McConnell’s Scheme To Protect Corporations From Covid-19 Liability May Fail
Reprinted with permission from DCReport
Senate Majority Leader Mitch McConnell (R-Ky.) wants to give companies that reopen during the pandemic immunity from liability. Such a law, which would supersede state liability laws, could run afoul of the Commerce Clause.
The clause is the part of the Constitution that gives Congress the authority "to regulate commerce with foreign nations, and among the several states."
For almost six decades, justices liberally interpreted the Commerce Clause to expand government powers, starting with a 1937 New Deal case after President Franklin Roosevelt threatened to pack the court. Civil rights advocates used the Commerce Clause to remove economic obstacles based on racisim.
More than 1,300 coronavirus complaints had been filed by late May, according to the law firm Hunton Andrews Kurth. Twenty-six of those cases, or less than 2 percent, are employment cases about exposure to the coronavirus at work. The largest share of the cases – 389, or about 29 percent — are lawsuits filed by prisoners.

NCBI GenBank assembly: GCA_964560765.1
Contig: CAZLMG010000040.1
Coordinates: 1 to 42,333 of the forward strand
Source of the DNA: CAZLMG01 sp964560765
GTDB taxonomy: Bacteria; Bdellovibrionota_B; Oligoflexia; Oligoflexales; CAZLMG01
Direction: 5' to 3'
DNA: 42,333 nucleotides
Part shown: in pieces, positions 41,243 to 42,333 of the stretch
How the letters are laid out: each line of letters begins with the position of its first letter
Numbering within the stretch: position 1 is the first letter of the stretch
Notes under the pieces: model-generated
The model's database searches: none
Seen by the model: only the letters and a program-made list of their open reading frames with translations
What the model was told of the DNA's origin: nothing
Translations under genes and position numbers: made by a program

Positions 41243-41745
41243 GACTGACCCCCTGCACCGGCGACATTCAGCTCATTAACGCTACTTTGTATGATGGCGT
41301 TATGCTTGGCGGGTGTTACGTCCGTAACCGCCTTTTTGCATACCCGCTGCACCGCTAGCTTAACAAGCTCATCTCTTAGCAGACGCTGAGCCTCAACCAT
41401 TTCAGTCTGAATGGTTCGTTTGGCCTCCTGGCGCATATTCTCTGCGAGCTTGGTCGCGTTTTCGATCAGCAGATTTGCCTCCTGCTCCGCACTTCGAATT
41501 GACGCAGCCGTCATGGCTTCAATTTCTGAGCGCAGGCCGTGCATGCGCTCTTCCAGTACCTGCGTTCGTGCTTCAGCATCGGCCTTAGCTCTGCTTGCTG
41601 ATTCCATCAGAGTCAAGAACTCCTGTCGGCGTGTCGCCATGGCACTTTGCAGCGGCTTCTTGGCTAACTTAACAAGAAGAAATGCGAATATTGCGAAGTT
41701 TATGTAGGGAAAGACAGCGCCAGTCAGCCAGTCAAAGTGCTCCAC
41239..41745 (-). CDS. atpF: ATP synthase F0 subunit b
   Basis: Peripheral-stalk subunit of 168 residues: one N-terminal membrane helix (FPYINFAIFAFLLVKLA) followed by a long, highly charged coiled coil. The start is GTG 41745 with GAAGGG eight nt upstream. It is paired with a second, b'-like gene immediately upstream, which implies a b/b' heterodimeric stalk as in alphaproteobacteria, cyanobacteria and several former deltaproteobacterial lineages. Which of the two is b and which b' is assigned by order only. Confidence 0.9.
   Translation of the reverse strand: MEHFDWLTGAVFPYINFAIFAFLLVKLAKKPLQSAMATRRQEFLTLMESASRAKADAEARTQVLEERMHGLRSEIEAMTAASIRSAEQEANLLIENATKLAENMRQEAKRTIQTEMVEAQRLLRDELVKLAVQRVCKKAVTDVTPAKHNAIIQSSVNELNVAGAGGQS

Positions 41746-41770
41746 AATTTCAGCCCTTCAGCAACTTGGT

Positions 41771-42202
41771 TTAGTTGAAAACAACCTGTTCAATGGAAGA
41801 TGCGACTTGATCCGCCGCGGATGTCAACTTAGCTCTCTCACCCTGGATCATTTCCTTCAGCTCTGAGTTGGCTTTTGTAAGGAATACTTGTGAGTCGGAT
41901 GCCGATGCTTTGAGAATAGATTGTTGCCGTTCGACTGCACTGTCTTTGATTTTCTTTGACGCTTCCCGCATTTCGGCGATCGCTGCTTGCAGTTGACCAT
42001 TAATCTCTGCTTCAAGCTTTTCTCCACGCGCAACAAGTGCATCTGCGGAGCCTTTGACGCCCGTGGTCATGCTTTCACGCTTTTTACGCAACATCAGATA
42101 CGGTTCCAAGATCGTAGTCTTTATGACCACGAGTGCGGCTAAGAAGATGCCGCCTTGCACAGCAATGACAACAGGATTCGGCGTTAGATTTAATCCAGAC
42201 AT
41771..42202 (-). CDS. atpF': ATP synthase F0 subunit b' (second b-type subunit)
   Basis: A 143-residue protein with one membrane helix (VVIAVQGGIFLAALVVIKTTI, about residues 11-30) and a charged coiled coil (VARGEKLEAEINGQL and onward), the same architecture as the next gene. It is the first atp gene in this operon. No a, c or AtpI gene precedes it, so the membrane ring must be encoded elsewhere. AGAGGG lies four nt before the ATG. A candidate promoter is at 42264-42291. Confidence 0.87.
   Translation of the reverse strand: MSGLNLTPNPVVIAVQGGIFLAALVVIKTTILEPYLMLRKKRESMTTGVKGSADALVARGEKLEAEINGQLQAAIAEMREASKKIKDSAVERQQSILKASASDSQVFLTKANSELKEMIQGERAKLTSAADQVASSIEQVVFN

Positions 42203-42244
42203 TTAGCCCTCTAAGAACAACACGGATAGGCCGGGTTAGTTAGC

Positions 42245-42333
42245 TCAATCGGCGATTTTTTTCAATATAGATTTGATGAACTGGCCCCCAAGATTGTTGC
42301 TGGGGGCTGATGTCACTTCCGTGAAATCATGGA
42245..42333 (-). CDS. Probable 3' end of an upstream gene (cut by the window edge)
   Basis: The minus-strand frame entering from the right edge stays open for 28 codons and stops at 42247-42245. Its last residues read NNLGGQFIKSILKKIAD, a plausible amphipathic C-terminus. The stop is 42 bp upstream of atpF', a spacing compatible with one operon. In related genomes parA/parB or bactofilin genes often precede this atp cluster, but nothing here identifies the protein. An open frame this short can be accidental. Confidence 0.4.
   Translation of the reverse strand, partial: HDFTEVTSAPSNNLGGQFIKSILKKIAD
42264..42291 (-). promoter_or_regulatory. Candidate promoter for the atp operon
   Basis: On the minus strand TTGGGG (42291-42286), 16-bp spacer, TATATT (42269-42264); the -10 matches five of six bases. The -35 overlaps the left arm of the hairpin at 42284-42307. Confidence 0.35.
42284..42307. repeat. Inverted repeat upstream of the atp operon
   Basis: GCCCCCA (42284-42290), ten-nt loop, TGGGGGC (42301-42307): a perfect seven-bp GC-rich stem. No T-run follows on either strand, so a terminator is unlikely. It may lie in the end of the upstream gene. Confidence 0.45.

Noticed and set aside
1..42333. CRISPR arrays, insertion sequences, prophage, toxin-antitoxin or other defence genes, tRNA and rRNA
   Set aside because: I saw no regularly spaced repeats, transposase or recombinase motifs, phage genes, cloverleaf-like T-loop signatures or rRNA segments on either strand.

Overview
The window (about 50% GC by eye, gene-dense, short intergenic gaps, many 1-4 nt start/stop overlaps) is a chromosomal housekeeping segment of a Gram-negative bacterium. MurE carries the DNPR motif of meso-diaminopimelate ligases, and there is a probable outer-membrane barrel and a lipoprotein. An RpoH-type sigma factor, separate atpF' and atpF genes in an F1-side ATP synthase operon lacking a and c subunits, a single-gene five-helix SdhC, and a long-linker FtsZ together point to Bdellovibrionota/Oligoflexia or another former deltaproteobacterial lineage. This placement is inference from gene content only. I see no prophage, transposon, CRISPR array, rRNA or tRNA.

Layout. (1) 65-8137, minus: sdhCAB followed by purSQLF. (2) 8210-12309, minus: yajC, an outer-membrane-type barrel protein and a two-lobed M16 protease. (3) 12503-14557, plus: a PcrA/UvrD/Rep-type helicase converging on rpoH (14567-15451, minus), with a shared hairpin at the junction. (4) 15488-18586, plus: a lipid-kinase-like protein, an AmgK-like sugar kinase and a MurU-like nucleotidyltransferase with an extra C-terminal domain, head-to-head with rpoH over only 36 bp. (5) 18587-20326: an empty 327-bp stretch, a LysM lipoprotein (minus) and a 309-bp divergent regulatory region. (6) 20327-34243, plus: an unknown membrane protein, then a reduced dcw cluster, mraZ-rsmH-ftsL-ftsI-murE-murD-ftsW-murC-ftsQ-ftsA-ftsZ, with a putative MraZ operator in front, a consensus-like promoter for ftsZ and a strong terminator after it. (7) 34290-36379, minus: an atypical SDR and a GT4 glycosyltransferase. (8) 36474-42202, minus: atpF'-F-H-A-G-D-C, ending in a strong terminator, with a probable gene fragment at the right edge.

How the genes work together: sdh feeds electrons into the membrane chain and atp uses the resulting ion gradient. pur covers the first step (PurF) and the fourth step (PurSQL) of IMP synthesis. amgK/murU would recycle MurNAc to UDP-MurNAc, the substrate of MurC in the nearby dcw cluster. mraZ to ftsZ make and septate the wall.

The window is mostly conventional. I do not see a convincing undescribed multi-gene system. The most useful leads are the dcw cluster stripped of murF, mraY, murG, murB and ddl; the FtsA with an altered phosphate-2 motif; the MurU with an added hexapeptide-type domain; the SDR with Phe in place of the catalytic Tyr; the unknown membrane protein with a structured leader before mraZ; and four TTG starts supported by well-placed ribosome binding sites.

States Already Shielding Companies
A few states, including Utah and North Carolina, have passed laws to shield businesses. Alabama, Illinois, Louisiana, Ohio, South Carolina and Wyoming have introduced bills to shield businesses other than healthcare facilities, according to the National Conference of State Legislatures.
"Liability protections come at a cost, and the cost is to employers, customers and public at large, because if a business has no incentive to guard against these kinds of harms, safety becomes the more expensive and less competitive option," said attorney Max Kennerly.
Workers' compensation laws, state laws that give workers a way to get compensation without a liability finding, protect employers from most claims for monetary damages. Courts have yet to decide whether coronavirus is covered by workers' compensation laws.
Commerce Clause Clipped
In 1995, the liberal interpretation of the Commerce Clause ended when the Supreme Court in U.S. v. Lopez struck down a federal law that banned possession of guns within 1,000 feet of a school. Chief Justice William Rehnquist wrote that the Commerce Clause could not support a ban on guns near schools and playgrounds even though gun sales often involve interstate transactions.
In the 2012 Supreme Court case that upheld the Affordable Care Act, Chief Justice John Roberts joined the four liberals on the court to uphold most of the act. But Roberts also concluded that the individual mandate, the requirement that everyone have health insurance, wasn't valid under the Commerce Clause.
"Congress has never attempted to rely on that power to compel individuals not engaged in commerce to purchase an unwanted product," he wrote.
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